In terms of the information provided by
countries for this monograph, there was a
fairly good correspondence between the
number of sites providing information on
nitrate, and the number of sampling sites
in the inventory created in a previous study
by the European Topic Centre on Inland
Waters (EEA, 1997) (see EEA, 1999 for
details).
The density of sampling sites (the number
of sites per area) differs widely from area
to area and from country to country. If the
density at the country level is calculated by
the total number of sampling sites divided
by the land area, it has to be kept in mind
that groundwater areas do not necessarily
cover the total land area of a country (see
section Characteristics of groundwater in
the EEA area). Therefore, the comparison
between countries may not be valid.

47

Status of groundwater quality

Exploitation of groundwater from aquifers


below forests are often
preferred due to better
water quality than in
aquifers below agricultural areas.
Photo: Peter WarnaMoors/Geological Survey
of Denmark and Greenland.

5.2.3 Type of sampling sites


Groundwater sampling sites can be identified according to their main purpose as
follows:
drinking water well;
industrial well;
monitoring (surveillance) well;
other types of well (irrigation, spring,
unknown use).
It is important to recognise that the different types of sampling site provide different
status information. The intended supply
purpose of a well (with its different quality
demands) determines the choice of an
aquifer and the location of a well. Drinking water wells, for example, are generally
located in areas where groundwater quality
is high in order to minimise treatment.
Thus data solely gathered from drinking
water wells may deliver a biased picture of
the quality situation. Monitoring wells may
also have different purposes with regard to
differences in philosophies and policies
between countries. Thus some may be
located to give representative background
information on groundwater quality. In
that case, they are located at sites where it
is possible to capture the whole groundwater aquifer without special focus on hot
spots. On the other hand, if monitoring is
for the control of emissions, special emphasis is put on the hot spots. This kind of
well would thus mainly provide data on the
poorest groundwater quality, and would
not necessarily represent the average
groundwater situation for a whole aquifer.
5.2.4 Quality data
When analysing the data provided by
member countries, if more than one value
per sampling site and year was obtained,
then data are presented as annual mean
values per sampling site. Sites with just one
sample a year were also included in the
analysis and treated as annual values.

49

Sampling sites were then classified according to their annual mean values using the
threshold values and ranges given in Table
5.1. The reasons for the choice of these
particular thresholds are given in the sections on each determinand.
Countries were also asked to identify problem groundwater areas. A criterion for
identifying problem areas (hot spots)
was that the annual mean values of at least
25% of the sampling sites within a region
or groundwater area exceed a certain critical value. The critical values used are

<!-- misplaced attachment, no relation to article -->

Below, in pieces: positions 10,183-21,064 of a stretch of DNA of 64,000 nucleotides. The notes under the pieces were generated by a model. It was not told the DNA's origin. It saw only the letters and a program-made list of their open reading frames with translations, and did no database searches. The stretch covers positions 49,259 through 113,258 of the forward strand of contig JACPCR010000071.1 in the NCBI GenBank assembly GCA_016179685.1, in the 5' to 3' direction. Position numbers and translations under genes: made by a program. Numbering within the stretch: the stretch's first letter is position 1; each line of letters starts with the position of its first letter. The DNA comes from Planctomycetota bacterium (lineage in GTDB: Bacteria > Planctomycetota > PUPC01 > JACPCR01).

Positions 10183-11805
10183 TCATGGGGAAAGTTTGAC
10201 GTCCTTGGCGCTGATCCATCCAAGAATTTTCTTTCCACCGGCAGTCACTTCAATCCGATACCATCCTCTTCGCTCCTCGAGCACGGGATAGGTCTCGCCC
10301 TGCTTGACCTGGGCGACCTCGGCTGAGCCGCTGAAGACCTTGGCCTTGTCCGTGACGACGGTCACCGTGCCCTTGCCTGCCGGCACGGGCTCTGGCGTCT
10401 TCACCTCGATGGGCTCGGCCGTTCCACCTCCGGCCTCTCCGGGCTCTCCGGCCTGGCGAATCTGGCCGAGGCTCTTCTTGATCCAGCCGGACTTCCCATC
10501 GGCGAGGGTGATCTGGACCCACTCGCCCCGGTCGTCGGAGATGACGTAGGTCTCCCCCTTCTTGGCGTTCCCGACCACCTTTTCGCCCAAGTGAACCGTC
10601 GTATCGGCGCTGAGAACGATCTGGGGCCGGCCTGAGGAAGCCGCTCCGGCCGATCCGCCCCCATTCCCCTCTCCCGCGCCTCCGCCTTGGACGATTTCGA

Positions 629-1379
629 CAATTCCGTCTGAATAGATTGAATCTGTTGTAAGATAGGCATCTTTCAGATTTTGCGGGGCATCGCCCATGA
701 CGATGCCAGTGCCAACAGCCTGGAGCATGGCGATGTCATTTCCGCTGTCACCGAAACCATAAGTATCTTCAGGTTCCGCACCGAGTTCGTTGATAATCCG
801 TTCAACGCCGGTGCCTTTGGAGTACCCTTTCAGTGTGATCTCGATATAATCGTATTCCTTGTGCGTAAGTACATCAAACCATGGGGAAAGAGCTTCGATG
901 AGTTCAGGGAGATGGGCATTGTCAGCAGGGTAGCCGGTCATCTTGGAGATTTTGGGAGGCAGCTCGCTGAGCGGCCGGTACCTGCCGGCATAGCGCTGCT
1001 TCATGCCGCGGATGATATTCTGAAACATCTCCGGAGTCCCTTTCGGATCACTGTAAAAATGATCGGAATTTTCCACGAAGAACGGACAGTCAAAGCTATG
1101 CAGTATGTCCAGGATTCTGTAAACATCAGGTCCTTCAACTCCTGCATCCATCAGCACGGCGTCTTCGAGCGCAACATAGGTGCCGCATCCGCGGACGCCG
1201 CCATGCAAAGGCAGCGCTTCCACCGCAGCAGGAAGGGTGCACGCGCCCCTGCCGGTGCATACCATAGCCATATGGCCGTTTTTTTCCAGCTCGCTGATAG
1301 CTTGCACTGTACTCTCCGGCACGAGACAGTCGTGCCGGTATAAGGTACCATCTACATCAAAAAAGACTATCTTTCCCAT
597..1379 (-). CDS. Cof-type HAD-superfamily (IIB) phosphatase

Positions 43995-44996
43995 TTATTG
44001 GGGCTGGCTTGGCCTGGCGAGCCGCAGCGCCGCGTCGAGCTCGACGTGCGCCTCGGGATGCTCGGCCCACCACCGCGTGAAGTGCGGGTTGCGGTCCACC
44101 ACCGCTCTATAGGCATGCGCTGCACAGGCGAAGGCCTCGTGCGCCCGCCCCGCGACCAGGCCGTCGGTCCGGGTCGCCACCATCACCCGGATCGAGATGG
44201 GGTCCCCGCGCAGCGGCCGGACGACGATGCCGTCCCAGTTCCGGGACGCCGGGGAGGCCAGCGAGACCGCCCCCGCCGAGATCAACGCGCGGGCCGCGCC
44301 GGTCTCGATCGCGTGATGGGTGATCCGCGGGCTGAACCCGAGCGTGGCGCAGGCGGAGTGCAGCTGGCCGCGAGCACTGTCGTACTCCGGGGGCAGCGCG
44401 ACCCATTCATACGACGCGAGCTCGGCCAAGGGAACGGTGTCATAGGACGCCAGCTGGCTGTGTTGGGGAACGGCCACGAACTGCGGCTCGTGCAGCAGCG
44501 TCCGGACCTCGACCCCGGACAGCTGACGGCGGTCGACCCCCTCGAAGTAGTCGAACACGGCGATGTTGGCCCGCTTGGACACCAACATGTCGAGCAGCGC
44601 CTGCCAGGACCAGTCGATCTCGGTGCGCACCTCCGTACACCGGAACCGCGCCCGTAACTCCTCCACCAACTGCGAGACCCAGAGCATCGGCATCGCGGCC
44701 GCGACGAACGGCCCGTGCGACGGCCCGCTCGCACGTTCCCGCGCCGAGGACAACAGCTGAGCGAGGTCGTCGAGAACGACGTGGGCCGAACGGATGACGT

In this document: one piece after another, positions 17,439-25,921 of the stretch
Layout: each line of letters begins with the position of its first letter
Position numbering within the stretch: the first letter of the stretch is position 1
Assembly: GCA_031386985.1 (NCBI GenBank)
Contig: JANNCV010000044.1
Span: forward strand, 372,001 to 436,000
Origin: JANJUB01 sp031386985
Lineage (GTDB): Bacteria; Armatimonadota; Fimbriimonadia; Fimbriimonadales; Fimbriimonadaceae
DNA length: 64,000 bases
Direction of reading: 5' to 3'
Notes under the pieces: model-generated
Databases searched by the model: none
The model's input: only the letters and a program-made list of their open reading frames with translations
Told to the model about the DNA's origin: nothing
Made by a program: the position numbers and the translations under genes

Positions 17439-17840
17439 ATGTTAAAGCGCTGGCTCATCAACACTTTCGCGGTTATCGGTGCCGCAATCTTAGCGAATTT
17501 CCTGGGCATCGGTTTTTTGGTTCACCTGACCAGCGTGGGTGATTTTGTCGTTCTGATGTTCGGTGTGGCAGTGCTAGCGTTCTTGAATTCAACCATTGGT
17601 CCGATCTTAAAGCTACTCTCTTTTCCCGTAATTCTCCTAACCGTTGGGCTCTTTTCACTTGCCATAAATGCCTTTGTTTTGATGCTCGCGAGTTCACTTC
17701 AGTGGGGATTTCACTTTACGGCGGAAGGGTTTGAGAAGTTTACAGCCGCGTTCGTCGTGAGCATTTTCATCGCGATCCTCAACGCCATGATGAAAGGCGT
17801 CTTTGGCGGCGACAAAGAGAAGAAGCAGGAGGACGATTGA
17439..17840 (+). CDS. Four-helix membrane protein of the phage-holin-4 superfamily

given in Table 5.2. The reasons behind the
selection of these values are also given in
the individual sections on each determinand.

50

Groundwater quality and quantity in Europe

Table 5.1

Concentration thresholds and classes used in the assessment of the groundwater quality data
class 1

class 2

class 3

class 4

Nitrate [mg/l]

10

> 10 25

> 25 50

> 50

Pesticides [g/l]

0.1

> 0.1

Chloride [mg/l]

25

> 25 50

> 50 100

> 100 250

> 250

pH-value

5.5

> 5.5 6.5

> 6.5 7.5

>7.5 8.5

> 8.5

El. Conductivity [S/cm]

200

> 200 50

> 500 1000

> 1000 2000

> 2000

>14

>4

Alkalinity [mval/l]

Table 5.2

class 5

Critical values for determining problem areas

Nitrate [mg/l]

zone 1

zone 2

> 25 50

> 50

Pesticides [g/l]

> 0.1

Chloride [mg/l]

> 250

pH-value
El. Conductivity [S/cm]
Alkalinity [mval/l]

5.2.5 Presentation of status


The sections on groundwater quality in
terms of the selected indicators include
details on:

Definition and general description of


the indicator;
Information on data received;
Country specific comments;
An overview at the country level, as well
as at the regional level, on the number
and type of sampling sites, and including
frequency distributions of the annual
mean values of each site. Information
is presented, where appropriate, in the
form of maps, bar charts and tables;
Maps showing problem areas
(hot spots).

5.5

> 8.5

> 2000
1

It has to be recognised that there may be


great differences between the frequency
distribution of particular indicators at the
country level and the values at the regional
level. The results at the country level may,
thus, not yield sufficient information on
determinands that are a major threat to
groundwater as problems at a regional level
may be masked by the national overview.

Status of groundwater quality

Austria
The data from the Marchfeld, Sdliches Wiener Becken and Mattigtal aquifers have been combined to provide a general overview of groundwater quality in Austria. The data were obtained
from Austrias national monitoring network of aquifers in porous media.
The Marchfeld and the Sdliches Wiener Becken (both in the east of Austria) were selected as
being the two largest aquifers in Austria. The groundwater area Mattigtal was selected for its size
as well as for being representative of the situation in the central, western and southern parts of
Austria. The geology of Austria, the karst areas, and the distribution of sampling sites within
Austrias national monitoring network are described in greater detail in the publication Jahresbericht 1994 Wassergte in sterreich.
No separate data on springs (in karst areas and others) are presented. Based on the data of the
Austrian national monitoring network, these waters are of good to excellent quality: all mean